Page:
In recent conversations, I’ve spotted a trend that makes me uncomfortable: a knee-jerk suspicion of corporate motives and (in some cases) outright dismissal of the value of corporate products just because they’re products of corporations.
No doubt there are corporations that have acted in bad faith, and done a lot of damage in the process. (The tobacco industry is the foremost example, but there are others.) But if you look around, you’ll also notice many things that have made your life better that were made by corporations. Also, lots of people you know — and many more you don’t know — make their living from corporations. The majority of these people have good intentions. (I don’t think many go to work in the morning thinking about how they’re going to screw the world today.)
For better or worse, corporations are an important part of our lives. They’re a key social construct; the best way we’ve found to organize ourselves to produce goods and services at scale. I find the impulse to dismiss them misguided. It reminds me of a Buddhist aphorism quoted by Joseph Campbell in his book Myths to Live By:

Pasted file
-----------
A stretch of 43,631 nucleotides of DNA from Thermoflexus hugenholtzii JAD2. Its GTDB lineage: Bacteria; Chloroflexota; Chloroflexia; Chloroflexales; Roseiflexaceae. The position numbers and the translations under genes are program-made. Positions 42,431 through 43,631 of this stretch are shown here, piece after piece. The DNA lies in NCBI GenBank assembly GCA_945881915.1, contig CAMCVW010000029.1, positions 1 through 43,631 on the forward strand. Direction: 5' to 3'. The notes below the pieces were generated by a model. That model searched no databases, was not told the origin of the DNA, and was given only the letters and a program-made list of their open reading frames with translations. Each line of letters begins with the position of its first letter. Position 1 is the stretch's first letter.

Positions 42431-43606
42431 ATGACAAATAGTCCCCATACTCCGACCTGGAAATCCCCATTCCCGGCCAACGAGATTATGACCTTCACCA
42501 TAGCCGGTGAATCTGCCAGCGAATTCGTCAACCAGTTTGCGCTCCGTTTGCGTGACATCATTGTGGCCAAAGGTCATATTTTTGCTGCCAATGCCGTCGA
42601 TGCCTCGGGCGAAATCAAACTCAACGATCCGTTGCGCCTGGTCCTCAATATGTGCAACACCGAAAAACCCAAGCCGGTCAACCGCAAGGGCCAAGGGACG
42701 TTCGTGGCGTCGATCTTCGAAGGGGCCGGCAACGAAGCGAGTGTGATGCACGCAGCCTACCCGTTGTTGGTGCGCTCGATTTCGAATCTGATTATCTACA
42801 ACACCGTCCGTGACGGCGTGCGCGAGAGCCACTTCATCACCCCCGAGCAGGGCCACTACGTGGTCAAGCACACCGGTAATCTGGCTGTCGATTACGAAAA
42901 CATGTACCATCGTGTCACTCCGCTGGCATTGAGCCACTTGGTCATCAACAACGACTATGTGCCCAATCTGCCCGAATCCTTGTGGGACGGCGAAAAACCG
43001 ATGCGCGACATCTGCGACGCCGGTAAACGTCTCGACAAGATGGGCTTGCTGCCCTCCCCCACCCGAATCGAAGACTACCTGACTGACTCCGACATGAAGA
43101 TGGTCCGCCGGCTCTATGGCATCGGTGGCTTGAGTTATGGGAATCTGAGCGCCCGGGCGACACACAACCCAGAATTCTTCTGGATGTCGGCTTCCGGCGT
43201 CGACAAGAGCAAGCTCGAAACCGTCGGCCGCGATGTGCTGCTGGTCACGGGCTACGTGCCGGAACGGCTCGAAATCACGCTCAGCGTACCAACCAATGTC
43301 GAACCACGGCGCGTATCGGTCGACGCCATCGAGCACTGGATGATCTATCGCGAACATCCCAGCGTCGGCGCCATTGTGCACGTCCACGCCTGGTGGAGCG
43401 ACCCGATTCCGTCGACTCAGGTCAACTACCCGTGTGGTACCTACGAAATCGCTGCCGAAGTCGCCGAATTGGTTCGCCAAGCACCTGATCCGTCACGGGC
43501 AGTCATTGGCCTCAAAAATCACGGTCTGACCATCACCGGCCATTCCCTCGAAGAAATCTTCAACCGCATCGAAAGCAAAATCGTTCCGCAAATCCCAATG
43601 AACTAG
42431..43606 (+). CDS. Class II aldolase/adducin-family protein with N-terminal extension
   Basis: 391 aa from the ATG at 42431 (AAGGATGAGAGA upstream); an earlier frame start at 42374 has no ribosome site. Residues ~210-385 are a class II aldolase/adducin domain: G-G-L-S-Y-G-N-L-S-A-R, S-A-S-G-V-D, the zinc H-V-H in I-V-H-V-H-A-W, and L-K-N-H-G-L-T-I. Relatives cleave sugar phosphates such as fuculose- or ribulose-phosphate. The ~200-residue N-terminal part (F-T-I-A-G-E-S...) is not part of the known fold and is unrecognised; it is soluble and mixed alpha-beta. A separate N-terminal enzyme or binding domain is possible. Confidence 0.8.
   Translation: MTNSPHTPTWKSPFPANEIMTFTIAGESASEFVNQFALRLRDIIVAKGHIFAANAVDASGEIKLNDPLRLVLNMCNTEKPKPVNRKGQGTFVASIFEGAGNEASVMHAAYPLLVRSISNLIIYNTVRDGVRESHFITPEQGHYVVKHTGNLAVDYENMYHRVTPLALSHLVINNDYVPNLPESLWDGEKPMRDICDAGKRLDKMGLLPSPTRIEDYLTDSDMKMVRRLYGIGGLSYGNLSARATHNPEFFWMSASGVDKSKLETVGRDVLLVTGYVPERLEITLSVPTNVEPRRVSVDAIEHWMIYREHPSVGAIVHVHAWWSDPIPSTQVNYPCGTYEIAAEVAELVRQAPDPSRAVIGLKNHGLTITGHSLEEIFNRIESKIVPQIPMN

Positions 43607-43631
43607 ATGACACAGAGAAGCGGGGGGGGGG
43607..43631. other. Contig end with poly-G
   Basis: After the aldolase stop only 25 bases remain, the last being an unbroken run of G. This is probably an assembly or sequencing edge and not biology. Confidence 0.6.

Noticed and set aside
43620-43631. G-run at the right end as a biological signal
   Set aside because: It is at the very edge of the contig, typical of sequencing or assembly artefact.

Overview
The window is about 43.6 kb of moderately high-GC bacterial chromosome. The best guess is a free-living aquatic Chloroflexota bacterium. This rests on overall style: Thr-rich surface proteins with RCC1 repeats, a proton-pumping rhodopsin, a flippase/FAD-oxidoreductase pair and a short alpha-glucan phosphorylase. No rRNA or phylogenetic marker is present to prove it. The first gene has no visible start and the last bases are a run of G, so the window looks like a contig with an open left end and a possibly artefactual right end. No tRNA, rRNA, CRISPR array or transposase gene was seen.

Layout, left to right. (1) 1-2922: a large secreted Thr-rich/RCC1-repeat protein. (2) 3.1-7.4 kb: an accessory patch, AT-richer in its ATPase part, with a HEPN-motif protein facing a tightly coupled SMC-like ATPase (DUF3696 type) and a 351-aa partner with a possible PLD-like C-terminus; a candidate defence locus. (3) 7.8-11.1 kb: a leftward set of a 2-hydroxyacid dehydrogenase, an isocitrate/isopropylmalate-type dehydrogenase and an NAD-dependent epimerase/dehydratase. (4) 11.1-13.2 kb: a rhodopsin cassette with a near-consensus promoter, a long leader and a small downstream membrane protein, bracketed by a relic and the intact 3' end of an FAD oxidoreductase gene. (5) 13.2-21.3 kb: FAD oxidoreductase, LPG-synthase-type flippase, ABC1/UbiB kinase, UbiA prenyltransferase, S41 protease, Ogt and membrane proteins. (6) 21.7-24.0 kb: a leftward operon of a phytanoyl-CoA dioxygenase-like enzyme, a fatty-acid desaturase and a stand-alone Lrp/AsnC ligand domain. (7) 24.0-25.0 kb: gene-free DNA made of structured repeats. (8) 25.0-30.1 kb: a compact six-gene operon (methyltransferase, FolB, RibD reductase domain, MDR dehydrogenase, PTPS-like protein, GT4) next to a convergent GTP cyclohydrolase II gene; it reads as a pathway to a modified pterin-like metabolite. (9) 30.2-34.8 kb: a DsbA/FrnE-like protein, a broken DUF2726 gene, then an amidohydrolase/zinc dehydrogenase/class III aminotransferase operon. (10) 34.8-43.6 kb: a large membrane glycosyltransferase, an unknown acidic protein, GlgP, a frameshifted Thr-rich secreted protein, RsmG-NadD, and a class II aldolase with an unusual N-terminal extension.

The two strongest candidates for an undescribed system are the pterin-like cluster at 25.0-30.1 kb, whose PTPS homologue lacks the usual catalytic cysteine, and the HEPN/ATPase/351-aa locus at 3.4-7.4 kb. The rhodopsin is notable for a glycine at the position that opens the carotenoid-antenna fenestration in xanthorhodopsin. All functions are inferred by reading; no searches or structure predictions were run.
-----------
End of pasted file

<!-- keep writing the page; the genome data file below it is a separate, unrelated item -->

This very world, with all its imperfection, is the Golden Lotus World of perfection.
You gain nothing from rejecting the world. Instead, you must strive to see it clearly for what it is so that you can act more skillfully within it. Corporations have a huge impact on the world, and will likely continue doing so in the foreseeable future. Instead of dismissing them and their products, we should strive to help the people in them to become more conscious of the importance of their role in (and responsibilities towards) society. (I’m happy to note signs in this direction.)
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